A team of palaeontologists* in Mexico have identified a new species of dinosaur, after finding its 72 million-year-old fossilised* remains almost a decade ago, Mexico’s National Institute of Anthropology* and History (INAH) announced.
The new species, named Tlatolophus galorum, was identified as a crested dinosaur after 80 per cent of its skull was recovered*, allowing experts to compare it to other dinosaurs of that type, INAH said.
The investigation, which also included specialists from the National Autonomous* University of Mexico, began in 2013 with the discovery of an articulated* tail in the north-central Mexican state of Coahuila, where other discoveries have been made.
“Once we recovered the tail, we continued digging below where it was located. The surprise was that we began to find bones such as the femur, the scapula and other elements,” said Alejandro Ramírez, a scientist involved in the discovery.
Later, the scientists were able to collect, clean and analyse other bone fragments from the front part of the dinosaur’s body.
The palaeontologists had in their possession the crest of the dinosaur, which was 1.32m long, as well as other parts of the skull: lower and upper jaws, palate* and even a part known as the neurocranium, where the brain was housed, INAH said.
The Mexican anthropology body also explained the meaning of the name – Tlatolophus galorum – for the new species of dinosaur.
Tlatolophus is a mixture of two words, putting together a term from the indigenous Mexican language of Nahuatl that means ‘word’ with the Greek term meaning ‘crest’. Galorum refers to the people linked to the research, INAH said.
- palaeontologist: someone who studies fossils and the evolution of life on Earth
- fossilised: a preserved animal or plant
- anthropology: the study of human societies and cultures
- recovered: find, rescue, regain possession of something
- autonomous: independent, free, self-governed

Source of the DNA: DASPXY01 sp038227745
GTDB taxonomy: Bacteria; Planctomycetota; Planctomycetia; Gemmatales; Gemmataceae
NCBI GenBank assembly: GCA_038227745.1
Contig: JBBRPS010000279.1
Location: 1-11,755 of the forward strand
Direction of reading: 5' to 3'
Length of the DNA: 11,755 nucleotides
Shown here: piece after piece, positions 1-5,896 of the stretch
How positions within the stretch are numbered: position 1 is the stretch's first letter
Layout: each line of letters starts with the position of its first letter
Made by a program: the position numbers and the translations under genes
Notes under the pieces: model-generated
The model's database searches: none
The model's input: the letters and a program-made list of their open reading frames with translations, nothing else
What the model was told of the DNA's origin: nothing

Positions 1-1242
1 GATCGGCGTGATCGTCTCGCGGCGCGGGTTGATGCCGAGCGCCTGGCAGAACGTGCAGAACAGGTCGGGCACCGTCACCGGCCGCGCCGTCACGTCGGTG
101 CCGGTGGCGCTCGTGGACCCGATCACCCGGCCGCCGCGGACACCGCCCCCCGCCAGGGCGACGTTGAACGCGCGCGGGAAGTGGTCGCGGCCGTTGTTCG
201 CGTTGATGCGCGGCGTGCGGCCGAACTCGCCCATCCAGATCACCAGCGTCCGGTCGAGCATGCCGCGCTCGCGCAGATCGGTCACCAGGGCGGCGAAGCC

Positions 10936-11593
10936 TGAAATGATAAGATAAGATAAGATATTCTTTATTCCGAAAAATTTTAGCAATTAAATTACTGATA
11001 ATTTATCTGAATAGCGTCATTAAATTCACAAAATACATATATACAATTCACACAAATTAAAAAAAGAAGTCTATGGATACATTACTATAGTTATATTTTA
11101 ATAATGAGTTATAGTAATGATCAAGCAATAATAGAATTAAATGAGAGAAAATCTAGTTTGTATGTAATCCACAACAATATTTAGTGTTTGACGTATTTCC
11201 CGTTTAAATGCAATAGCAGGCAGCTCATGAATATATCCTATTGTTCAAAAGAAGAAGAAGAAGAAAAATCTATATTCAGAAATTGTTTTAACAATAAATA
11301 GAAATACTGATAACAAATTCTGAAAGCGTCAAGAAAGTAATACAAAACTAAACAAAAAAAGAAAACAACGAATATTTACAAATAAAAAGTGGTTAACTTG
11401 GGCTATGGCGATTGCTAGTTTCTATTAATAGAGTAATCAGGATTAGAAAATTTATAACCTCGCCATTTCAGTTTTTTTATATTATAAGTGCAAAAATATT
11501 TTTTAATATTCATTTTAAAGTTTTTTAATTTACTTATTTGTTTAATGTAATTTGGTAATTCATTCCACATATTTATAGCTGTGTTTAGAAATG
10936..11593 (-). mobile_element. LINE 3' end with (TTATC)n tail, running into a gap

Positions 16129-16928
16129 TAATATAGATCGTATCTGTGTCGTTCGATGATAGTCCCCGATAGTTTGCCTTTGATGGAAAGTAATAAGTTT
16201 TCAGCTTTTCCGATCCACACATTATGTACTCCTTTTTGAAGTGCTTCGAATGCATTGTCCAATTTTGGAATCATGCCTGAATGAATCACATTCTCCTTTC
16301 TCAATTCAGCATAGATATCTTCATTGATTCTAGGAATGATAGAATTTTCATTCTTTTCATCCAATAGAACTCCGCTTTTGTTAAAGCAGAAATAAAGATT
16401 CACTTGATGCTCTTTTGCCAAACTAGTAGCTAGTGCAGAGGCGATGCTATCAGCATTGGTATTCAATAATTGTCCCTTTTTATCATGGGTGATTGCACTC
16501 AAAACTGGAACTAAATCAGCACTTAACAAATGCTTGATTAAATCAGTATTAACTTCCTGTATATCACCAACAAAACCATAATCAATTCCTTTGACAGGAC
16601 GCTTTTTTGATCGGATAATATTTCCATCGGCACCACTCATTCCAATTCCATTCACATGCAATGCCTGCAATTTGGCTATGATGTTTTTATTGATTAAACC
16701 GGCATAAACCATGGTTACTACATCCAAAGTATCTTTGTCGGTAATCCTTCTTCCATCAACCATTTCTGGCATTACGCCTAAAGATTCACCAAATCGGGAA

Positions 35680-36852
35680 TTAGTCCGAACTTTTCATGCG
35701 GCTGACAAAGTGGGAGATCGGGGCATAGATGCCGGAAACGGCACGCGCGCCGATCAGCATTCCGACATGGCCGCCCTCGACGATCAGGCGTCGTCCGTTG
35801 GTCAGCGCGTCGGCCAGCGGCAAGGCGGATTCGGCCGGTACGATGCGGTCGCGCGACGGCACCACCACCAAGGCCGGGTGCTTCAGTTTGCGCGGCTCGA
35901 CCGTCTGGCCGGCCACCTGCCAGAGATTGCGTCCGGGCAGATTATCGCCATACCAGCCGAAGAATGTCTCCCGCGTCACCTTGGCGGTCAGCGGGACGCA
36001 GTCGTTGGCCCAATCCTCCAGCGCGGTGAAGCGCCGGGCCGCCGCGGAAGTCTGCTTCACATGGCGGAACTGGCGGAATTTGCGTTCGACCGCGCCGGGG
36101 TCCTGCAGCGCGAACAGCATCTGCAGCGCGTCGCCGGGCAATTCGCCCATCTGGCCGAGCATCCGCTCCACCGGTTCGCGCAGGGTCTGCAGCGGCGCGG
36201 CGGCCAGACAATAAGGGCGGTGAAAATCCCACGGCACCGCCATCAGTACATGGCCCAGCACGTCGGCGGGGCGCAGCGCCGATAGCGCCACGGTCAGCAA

- articulated: having two or more sections connected by a flexible joint
- palate: the roof of the mouth, separating the mouth and nose cavities in vertebrates
- How long ago were the fossilised remains first discovered in Mexico – and why is it only being named now?
- How old are the remains estimated to be?
- What proportion of its skull has been recovered?
- How long was the recovered crest of the dinosaur?
- The new species of dinosaur has been given a name with specific meaning – what do the two parts of its name mean?
LISTEN TO THIS STORY
1. Draw a diagram
Draw a picture of the Tlatolophus galorum and label it with all of the facts that you know from reading the news story.
Time: allow 25 minutes to complete this activity
Curriculum Links: English; Science; Visual Arts
Find out the names of four other crested dinosaurs. Draw the shape of each of their different crests.
Can you find out the purpose of their crests?
Time: allow 15 minutes to complete this activity
Curriculum Links: English; Science
1. Summarise the article
A summary is a brief statement of the main points of something. It does not usually include extra detail or elaborate on the main points.
Use the 5W & H model to help you find the key points of this article. Read the article carefully to locate who and what this article is about, and where, when, why and how this is happening. Once you have located this information in the article, use it to write a paragraph that summarises the article.